• Have you got a potty with a solid base?
  • Can you put it in a permanent place where it’s easy to locate, for example, within reach of a wall?
  • Have you got a toilet seat for when they are older?
  • Does your child know that Mum and Dad go to the toilet?
  • Are they happy to be in the bathroom?
  • Have you got the time to sit and talk to your child while they are on the potty so that they feel more secure?
  • Can they wipe themselves properly and know that they are completely clean?
  • Can they find and use toilet roll, flush and find the sink to wash their hands when they're finished?
  • Do they know how to wash their hands properly?
  • Talk to the teachers at playgroup or nursery if you attend one and agree on a routine which works at home and at nursery.


Eating is an important daily living skill to teach your child. Mealtimes should be fun and are a good opportunity to develop social skills, although eating can be a difficult or stressful experience for some. The tips below may help to set in some healthy eating habits:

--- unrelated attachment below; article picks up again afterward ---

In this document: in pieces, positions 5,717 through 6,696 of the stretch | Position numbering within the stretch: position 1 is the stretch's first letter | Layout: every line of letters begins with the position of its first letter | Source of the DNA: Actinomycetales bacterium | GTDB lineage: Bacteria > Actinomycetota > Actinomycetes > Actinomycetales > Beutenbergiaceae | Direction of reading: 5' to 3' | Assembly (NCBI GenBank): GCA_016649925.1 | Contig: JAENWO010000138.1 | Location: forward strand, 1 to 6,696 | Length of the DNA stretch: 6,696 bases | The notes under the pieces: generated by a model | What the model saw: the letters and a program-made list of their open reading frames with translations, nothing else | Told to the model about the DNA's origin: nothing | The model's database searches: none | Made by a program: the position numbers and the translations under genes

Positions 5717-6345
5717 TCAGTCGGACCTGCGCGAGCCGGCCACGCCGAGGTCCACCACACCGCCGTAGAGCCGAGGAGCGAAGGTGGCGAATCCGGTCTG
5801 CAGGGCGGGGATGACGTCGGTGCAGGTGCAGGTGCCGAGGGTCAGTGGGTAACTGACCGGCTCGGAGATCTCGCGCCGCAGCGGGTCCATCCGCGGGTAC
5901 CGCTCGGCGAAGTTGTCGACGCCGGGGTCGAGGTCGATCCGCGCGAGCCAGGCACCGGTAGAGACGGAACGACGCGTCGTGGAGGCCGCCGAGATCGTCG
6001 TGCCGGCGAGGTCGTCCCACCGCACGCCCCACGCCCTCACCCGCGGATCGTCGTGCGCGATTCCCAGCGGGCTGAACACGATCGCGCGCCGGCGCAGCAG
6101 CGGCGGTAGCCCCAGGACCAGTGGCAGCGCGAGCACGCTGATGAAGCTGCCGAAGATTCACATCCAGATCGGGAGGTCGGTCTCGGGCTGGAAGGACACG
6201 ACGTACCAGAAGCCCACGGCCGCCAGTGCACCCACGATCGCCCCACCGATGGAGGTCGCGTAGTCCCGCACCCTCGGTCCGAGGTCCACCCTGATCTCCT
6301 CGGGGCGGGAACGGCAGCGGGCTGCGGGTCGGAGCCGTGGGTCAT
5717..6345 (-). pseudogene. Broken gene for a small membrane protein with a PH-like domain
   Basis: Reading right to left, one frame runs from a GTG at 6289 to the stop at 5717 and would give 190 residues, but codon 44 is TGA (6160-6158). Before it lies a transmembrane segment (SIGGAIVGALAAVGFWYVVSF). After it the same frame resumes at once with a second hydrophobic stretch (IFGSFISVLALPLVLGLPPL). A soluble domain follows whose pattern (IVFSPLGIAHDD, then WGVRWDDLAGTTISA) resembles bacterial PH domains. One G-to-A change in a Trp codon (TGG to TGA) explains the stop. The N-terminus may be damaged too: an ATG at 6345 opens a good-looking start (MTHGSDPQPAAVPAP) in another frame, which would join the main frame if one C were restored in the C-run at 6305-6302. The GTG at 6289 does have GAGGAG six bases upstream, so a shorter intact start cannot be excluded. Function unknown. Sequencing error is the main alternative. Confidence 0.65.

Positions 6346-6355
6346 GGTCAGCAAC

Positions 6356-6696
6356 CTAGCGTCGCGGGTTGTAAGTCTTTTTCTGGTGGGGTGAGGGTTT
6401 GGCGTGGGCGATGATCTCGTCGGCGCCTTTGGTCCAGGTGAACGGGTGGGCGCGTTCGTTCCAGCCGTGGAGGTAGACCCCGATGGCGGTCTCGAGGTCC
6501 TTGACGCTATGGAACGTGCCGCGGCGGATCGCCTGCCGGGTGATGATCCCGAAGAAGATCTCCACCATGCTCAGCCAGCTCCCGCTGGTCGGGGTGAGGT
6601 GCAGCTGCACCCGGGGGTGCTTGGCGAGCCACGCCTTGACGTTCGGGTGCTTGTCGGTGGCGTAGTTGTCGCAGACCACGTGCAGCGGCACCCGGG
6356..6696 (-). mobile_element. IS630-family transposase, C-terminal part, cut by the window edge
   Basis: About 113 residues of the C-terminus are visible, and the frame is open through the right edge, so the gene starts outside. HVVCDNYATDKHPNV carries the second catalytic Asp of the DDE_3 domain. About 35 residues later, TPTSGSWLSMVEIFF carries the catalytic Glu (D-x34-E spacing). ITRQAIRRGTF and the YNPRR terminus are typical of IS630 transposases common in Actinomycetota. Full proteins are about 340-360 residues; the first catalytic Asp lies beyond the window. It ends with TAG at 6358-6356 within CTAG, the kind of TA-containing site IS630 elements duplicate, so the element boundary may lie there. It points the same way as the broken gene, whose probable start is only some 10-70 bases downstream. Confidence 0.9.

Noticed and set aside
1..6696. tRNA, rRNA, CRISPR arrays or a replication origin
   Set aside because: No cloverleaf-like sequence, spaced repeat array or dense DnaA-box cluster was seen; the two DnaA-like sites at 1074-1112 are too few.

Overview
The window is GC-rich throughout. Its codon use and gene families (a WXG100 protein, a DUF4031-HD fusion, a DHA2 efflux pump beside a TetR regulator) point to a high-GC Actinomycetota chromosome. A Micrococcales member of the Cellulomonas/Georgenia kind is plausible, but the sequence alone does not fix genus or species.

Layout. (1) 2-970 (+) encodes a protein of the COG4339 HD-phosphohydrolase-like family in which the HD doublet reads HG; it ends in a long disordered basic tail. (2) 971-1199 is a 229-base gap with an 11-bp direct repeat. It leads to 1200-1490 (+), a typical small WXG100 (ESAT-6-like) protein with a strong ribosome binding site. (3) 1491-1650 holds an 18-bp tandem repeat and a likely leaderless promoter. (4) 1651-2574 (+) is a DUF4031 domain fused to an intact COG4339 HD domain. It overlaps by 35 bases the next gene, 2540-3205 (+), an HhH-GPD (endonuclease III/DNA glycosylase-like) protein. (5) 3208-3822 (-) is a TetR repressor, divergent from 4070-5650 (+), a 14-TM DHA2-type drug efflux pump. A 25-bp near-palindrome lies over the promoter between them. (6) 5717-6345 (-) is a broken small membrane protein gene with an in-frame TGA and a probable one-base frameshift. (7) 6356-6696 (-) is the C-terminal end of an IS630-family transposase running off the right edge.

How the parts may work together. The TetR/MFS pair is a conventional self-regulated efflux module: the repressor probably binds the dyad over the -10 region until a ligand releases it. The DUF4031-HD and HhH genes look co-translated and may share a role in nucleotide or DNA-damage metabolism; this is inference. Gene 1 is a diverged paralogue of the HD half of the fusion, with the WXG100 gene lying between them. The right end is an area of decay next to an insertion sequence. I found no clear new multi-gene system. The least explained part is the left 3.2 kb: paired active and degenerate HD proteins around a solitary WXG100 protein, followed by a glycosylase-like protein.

• Prepare the eating area and protect carpets and floor coverings with plastic sheeting or newspaper.
  • Your child may like to practise eating skills with you in private rather than learn 'on the job' at family meal times.
  • Use a non-slip mat under the dish to prevent it from slipping or use anti-spillage bowls and cups.
  • Ensure that children understand the words you are using, being consistent in what you say.
  • Give children an opportunity to enjoy different smells, tastes and textures.
  • Start with finger feeding and then work from behind, at first guiding the child’s hand from the dish to the mouth and then gradually reducing your involvement.
  • Choose dishes with a rim at first and cups or mugs which do not easily tip over.
  • Give small portions.
  • Praise success, particularly new achievements or something that was particularly tough.